External Iron Palm usually refers to the physical component of iron palm training. It is the hand conditioning that allows the hand to become physically tough and able to deliver and absorb a large amount of damage. This usually consists of hitting bags filled with progressively harder material (mung beans, gravel, steel shot, etc.), or hitting and thrusting the hands into large buckets filled with training materials. Some methods require more “modern” methods such as replacing the bean-filled bags with a thick telephone book.
It is also used to refer to a style of training that is strictly “external” (meaning without any internal component). Some external methods involve only hitting the bag and don’t necessarily use dit da jow or any qigong exercises. It is worth mentioning however that many people believe that without the use of dit da jow the hand may become disfigured over time since the microtrauma that occurs during each training session may not fully heal before the next training session. An often cited example is the knuckles of someone who practices traditional makiwara without using any liniment; their knuckles become enlarged over time.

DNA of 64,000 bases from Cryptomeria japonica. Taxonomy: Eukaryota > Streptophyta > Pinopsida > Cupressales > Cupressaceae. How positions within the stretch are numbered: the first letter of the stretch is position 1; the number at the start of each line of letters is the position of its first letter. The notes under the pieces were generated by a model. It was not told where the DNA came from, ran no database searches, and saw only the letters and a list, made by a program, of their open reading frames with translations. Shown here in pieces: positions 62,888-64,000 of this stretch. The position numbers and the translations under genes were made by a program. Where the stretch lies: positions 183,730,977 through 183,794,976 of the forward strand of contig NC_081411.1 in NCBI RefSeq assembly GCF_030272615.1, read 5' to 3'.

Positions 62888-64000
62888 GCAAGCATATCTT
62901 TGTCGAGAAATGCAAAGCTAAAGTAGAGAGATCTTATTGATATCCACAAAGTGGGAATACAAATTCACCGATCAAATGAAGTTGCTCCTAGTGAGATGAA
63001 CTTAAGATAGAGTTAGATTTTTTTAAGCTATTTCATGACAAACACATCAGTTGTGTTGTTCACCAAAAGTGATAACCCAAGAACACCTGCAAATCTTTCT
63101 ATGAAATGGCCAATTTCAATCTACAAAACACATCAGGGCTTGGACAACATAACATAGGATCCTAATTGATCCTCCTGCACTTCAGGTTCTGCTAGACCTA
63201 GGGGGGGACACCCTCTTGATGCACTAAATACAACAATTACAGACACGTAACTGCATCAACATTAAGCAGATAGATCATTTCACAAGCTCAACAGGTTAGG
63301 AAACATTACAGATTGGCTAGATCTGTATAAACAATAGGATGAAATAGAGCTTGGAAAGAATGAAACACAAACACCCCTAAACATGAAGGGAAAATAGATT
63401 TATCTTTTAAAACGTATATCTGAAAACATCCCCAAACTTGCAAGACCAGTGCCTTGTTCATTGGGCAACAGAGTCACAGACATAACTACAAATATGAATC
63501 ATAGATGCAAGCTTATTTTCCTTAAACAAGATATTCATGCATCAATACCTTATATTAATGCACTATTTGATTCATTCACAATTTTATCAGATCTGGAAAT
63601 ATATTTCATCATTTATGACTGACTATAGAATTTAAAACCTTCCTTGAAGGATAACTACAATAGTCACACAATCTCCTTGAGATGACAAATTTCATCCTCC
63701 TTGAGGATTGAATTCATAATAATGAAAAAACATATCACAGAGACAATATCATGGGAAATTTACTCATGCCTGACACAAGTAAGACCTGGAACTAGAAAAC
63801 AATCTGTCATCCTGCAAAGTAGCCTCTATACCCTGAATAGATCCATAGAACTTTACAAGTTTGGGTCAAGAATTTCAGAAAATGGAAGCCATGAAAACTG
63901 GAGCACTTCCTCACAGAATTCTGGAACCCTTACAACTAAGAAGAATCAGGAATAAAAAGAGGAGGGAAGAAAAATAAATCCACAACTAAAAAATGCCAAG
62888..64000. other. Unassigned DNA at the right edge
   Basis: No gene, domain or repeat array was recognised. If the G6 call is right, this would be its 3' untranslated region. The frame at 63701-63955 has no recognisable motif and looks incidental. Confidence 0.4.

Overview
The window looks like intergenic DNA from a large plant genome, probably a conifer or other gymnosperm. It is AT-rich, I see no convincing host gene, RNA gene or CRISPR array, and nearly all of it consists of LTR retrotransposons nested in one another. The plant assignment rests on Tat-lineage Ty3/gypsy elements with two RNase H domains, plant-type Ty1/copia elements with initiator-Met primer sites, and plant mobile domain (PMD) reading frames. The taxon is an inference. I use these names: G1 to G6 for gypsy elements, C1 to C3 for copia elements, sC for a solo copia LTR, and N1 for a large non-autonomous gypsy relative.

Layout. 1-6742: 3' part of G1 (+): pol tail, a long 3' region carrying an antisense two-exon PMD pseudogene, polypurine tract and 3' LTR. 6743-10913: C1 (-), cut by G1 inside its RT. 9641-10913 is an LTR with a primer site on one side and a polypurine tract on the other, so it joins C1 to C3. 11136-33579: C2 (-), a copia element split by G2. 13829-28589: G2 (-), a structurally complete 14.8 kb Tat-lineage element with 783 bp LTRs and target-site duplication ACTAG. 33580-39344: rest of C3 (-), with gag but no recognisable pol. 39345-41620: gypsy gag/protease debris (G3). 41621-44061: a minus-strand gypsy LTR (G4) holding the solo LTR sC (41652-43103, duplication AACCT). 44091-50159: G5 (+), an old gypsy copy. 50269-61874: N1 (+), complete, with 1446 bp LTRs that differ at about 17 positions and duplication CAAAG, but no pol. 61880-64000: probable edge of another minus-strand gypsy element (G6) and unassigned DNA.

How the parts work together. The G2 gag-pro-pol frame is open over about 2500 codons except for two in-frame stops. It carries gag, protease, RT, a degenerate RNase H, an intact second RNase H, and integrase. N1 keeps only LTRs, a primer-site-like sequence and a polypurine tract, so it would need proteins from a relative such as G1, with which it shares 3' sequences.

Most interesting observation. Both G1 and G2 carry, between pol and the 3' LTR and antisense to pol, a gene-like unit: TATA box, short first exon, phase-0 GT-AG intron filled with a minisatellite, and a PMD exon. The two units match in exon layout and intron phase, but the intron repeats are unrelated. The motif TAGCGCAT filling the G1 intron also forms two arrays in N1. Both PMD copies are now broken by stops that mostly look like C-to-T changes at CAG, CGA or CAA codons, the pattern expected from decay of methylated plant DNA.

Purely external styles that don’t use jow or have a qigong component are sometimes thought of as being not as “complete” as the styles that include an internal component. They still develop the ability to strike hard.
Just as there are purely external systems, there are also purely internal systems that seek to the palm without actually doing physical conditioning.